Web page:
Lun, the first in the family of military missile-carrying ekranoplans weighing 400 metric tons, was put into service in 1987.

The ship was armed with three pairs of cruise missiles type 3M80 or 80M Moskit (NATO: SS-N-22 Sunburn).

Lun is mounted on a float that was designed specifically for it, with a carrying capacity of 500 metric tons.

The Lun doesn’t have an undercarriage apart from a hydroski, thus it cannot get ashore on its own.

The overall impression of the ekranoplan: a plane designed in a shipyard using the technology available. That’s why its features are so unique.

There is a marine radar system under this nose cone.

The Lun is fitted with eight engines. The same engines were installed on Il-62 planes, if I’m not mistaken, but here we can see their maritime version with variable-angle nozzles.

The view of the nozzles.

The view from the wing.

The crew of the ekranoplan consisted of 7 officers and 4 professional soldiers (midshipmen).It could stay self-sufficient for 5 days.

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The bottom view of the engine pylons.

The view of the flaps from under the wing after they have been lowered. This is the position they take before the engines start pumping air under the wing and the ekranoplan rises above the water surface and starts moving.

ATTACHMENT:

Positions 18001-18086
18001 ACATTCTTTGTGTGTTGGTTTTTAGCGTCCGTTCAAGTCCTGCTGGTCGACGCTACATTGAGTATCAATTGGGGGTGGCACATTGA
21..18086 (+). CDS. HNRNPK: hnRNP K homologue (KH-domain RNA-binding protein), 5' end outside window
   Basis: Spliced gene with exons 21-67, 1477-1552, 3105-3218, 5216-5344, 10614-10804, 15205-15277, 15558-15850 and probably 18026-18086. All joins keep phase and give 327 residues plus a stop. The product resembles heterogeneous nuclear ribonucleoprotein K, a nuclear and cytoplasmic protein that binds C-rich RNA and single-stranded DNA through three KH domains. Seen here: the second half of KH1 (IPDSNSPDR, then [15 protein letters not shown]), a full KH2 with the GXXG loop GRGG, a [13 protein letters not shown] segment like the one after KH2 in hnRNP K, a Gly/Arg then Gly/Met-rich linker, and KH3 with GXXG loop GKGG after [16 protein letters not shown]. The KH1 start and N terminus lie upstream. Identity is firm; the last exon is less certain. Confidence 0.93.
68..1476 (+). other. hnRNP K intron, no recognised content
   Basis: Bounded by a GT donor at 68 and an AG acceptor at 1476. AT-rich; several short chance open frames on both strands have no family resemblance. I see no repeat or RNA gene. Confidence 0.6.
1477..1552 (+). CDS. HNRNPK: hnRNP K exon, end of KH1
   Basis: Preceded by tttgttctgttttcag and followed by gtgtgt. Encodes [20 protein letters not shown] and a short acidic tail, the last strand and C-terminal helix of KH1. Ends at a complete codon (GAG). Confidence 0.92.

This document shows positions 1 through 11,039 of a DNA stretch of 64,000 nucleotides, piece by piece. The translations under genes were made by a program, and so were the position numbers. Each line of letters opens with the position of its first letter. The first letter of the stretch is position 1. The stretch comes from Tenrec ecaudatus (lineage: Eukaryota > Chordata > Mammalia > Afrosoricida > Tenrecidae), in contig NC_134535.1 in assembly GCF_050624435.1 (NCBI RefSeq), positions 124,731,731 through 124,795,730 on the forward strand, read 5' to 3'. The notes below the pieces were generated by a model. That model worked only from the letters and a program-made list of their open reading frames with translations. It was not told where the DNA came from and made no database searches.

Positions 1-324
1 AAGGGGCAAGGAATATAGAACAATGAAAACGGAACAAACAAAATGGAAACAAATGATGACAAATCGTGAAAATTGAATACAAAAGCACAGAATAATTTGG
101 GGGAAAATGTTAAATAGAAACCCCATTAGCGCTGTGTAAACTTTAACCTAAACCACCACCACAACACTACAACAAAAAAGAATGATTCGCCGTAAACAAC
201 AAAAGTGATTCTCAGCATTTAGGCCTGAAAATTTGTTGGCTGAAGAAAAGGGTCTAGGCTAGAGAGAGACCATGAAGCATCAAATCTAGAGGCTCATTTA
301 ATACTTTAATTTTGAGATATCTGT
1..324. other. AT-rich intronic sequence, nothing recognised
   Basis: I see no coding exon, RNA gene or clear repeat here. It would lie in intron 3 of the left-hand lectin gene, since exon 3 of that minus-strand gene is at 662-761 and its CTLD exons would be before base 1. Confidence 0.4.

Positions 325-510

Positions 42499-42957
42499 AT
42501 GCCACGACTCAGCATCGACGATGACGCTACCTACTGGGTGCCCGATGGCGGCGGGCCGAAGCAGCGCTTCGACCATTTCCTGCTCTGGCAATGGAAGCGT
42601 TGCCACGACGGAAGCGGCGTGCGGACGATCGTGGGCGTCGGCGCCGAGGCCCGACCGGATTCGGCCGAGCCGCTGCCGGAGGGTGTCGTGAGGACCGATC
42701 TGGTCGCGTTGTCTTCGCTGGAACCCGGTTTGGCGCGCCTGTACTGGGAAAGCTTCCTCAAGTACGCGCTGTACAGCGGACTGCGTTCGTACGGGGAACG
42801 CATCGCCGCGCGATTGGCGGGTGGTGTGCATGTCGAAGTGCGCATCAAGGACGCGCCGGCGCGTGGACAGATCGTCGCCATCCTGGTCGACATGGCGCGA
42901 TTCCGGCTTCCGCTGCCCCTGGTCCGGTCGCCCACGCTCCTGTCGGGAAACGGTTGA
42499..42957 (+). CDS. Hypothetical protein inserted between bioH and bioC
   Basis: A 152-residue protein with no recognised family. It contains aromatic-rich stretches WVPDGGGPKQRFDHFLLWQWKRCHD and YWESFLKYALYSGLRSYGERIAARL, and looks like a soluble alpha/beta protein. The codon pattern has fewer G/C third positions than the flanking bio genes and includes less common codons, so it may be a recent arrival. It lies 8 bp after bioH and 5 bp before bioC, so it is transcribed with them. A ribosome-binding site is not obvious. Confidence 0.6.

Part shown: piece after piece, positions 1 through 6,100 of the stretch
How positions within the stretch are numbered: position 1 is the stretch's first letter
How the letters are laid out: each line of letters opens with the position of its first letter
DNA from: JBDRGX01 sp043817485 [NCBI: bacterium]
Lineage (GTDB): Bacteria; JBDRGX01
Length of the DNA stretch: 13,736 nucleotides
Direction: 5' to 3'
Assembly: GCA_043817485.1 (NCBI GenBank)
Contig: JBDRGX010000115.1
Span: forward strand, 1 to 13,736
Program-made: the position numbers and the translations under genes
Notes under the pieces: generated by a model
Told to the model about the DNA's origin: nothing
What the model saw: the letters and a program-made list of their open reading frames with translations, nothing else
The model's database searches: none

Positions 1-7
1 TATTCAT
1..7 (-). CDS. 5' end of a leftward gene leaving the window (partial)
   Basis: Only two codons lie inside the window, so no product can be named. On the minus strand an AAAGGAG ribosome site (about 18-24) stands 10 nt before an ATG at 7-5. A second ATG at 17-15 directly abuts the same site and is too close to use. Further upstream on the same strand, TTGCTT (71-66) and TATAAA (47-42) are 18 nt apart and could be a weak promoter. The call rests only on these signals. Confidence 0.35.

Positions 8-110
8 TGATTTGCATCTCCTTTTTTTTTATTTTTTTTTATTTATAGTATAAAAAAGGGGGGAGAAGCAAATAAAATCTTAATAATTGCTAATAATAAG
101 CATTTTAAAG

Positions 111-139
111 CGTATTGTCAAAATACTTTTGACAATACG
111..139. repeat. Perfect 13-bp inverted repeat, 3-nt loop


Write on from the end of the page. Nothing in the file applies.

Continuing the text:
The view of the flaps from the tail part of the ekranoplan.

Flap adjustment and blocking device.

The left wing and the floats at the end.

The surface of a float.

The view of the float from the hull.

And this is the special corrosion protection of the hull (cathodic protection).

A hydroski is used for softening the landing. Thanks to that the ekranoplan can take off and land on the surface of the water with waves up to 5 meters (16.5 ft).

The view of the hydroski from the tail.

The hinge mount of the hydroski.

The construction elements of the ekranoplan
The view of the tail unit.

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Horizontal stabilizers.

One of the two fire positions.

We’ll go inside later

Vertical stabilizers.

Heat protection of the hull from the incandescent gas during rocket launches. It’s made out of the same material that was used for the Soviet space shuttle.

There are various radar systems under the tail unit and on it.

An ekranoplan carries six guided antiship Moskit 3M-80 missiles. Firing four of them defeats a ship of any size (including aircraft carriers), leading to its sinking.

A view from the wing: you can see the entrance door of the ekranoplan. During flotation the wings provide a low-angle ramp going down into the water, which is very useful when launching rescue equipment and getting people aboard.

The entrance is open.

The view of the right pylon.

The view of the left pylon.

The view of the fire position and the missile launchers from the cockpit.

The view from the right pylon.

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The view of the cockpit and a weird asymmetrical fin.

The view of the cockpit from a pylon.

And now let’s climb onto the tail unit through this hatch.

The view of the left horizontal stabilizer.

The view forwards from the tail unit.

The signal lights mounted on the highest point of the ekranoplan.

And a few general views. The view from the float.

View from the shore

A float structure is in the front.

The fire position view from the inside (a preview for the next post)

Images @ igor113

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